President’s Desk

2015 Global Poverty Reduction and Development Forum

16-Oct-2015

Good Afternoon.

Fellow delegates, ladies and gentlemen. It is a great honor to be here to address and deliberate on macro poverty reduction strategy and I would like to thank his excellency Mr. Liu Yongfu, Minister of China’s State Council Leading Group Office of Poverty Alleviation and Development, for inviting me here today to share my thoughts on this very important subject. I compliment the honorable minister for taking this initiative. I will start by congratulating the countries of the world on the progress that was made in achieving the Millennium Development Goals (MDGs) and in setting the post 2015 Sustainable Development Goals (SDGs) Agenda. This sets for us the inclusive agenda for the future.

As we start work on the Sustainable Development Goals, I would like to stress the importance of South-South Cooperation. This increased importance is symptomatic of the changing times we live in where there is a shift in geo-economic power to the global south. South-South Cooperation is poised to supplement North-South flows but not supplant it, not only financial flows but more importantly knowledge flows. It is a partnership among equals, and builds itself on a healthy exchange of best practices in cooperation amongst governments and the private sector.

One thing that makes SDGs more comprehensive and more explicit is a promise “to leave no one behind”. The MDGs included 8 development goals with 21 measurable targets, which helped focus the world’s attention to the most urgent problems. The SDGs – with twice as many goals as MDGs, reflecting a more comprehensive set of aspirations. We have to be careful that we avoid running the risk of diminished focus and these goals becoming jargon.

Therefore it is important that this next chapter of development unleashes economic growth – not just for the few at the top, but inclusive and sustainable growth that lifts the fortunes of many. That this is achievable has been comprehensively demonstrated by China. China has contributed the most to the success of the MDGs. Remarkable achievements over the past three decades underscore this – creating 600 million jobs, lifting a half a billion people out of poverty and growing by an average of 10% per year. We need to understand how China did this and look at its structured approach. Four key elements underpin this story:

  •  Firstly, investments in agriculture, animal husbandry, fisheries, water and flood management.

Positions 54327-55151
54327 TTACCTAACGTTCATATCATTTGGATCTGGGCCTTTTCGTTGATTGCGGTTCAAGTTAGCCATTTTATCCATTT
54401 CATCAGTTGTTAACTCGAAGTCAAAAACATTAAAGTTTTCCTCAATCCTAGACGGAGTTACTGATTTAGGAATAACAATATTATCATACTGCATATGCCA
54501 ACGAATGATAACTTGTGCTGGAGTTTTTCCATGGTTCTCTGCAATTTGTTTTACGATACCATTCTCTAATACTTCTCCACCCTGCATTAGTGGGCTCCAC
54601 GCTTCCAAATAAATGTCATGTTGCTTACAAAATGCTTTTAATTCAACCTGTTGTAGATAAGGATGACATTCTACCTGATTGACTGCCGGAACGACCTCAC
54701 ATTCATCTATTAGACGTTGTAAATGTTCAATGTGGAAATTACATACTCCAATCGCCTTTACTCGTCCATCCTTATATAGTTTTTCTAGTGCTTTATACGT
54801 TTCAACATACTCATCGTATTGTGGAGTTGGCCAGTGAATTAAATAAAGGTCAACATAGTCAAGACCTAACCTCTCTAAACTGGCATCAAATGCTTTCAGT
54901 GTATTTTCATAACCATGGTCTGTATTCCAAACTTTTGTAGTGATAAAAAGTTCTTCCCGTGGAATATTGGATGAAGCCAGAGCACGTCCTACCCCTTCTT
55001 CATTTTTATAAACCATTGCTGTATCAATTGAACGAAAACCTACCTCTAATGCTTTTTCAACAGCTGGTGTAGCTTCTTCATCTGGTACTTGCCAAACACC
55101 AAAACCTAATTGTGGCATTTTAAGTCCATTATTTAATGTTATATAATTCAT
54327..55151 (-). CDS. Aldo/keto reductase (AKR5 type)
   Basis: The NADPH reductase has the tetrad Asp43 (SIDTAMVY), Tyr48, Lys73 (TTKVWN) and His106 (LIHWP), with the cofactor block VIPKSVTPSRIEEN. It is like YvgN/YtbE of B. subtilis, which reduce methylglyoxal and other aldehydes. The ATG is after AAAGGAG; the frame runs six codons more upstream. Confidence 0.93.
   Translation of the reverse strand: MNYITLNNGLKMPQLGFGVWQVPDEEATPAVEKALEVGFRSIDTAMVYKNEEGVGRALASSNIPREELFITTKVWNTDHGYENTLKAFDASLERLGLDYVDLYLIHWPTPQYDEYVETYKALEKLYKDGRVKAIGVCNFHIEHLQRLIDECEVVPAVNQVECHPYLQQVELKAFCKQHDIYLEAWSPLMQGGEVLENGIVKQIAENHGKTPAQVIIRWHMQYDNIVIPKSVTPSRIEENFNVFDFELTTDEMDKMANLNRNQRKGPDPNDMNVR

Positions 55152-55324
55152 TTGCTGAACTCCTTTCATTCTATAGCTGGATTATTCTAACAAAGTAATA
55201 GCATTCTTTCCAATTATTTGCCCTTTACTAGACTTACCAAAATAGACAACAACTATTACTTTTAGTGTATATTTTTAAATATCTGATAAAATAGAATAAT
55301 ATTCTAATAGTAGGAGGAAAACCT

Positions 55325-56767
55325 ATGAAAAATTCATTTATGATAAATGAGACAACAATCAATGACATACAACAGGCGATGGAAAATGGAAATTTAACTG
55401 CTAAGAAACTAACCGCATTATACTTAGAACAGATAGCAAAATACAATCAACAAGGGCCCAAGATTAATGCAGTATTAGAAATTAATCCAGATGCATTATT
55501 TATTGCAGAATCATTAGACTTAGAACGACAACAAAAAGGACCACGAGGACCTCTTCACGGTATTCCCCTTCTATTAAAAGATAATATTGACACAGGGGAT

• Secondly, development of massive infrastructure.
  • Thirdly, the development of manufacturing and industry.
  • And fourthly, the development of the services sector.

And while all this was done the recognition that one needs to ensure that the environmental and social issues are kept in context. These to me underpin holistic and sustainable growth and development and provide a compendium of knowledge.

Our basic premise at the NDB would be to look back at the last 50 years and learn from what has succeeded and what has not, and also understand what has changed in these years. And from these learning’s chart an approach to inclusive development as a way to achieve the SDGS. Clearly we need to emphasize sustainable growth and development which becomes the foundation for the inclusive development agenda.

To the successful models I would suggest that in today’s context, to drive home the inclusive agenda, we could look at adding the following:

  • Leveraging technology to boost productivity and transfer of this knowledge base to other developing countries.
  • Working cooperatively on skill building.
  • Working on a social inclusion model to cover amongst others, health, education, environment etc.
  • Rapidly rolling out a financial inclusion model. This would need to provide access to banking, savings, borrowing, life and health insurance. Advancements in technology which allows you to have a bank in your pocket makes this possible.
  • Seizing the opportunity to harness the unprecedented liquidity in the global markets.
  • Increasing the flow of resources, by avoiding risk aversion, we could substantially increase the access to funds.
  • And finally, concentrating on the speed of execution

At the NDB, we will listen, learn and collaborate. A significant aspect of this path would be to establish global/regional and local partnerships including with the established MDBs so as to leverage knowledge, capacity and financial resources. We are conscious that we may not be able to be present in all areas of the agenda, but will endeavour to be in those, which we believe we would be capable of adding value

In conclusion let me make a few points. We need to :

  • Learn from the past
  • Listen to our members
  • Keep technological advancements in mind and leverage technology
  • Share knowledge
  • Be less risk averse and increase the flow of funding
  • And finally, approach the issue of inclusion in a holistic context.

Thank you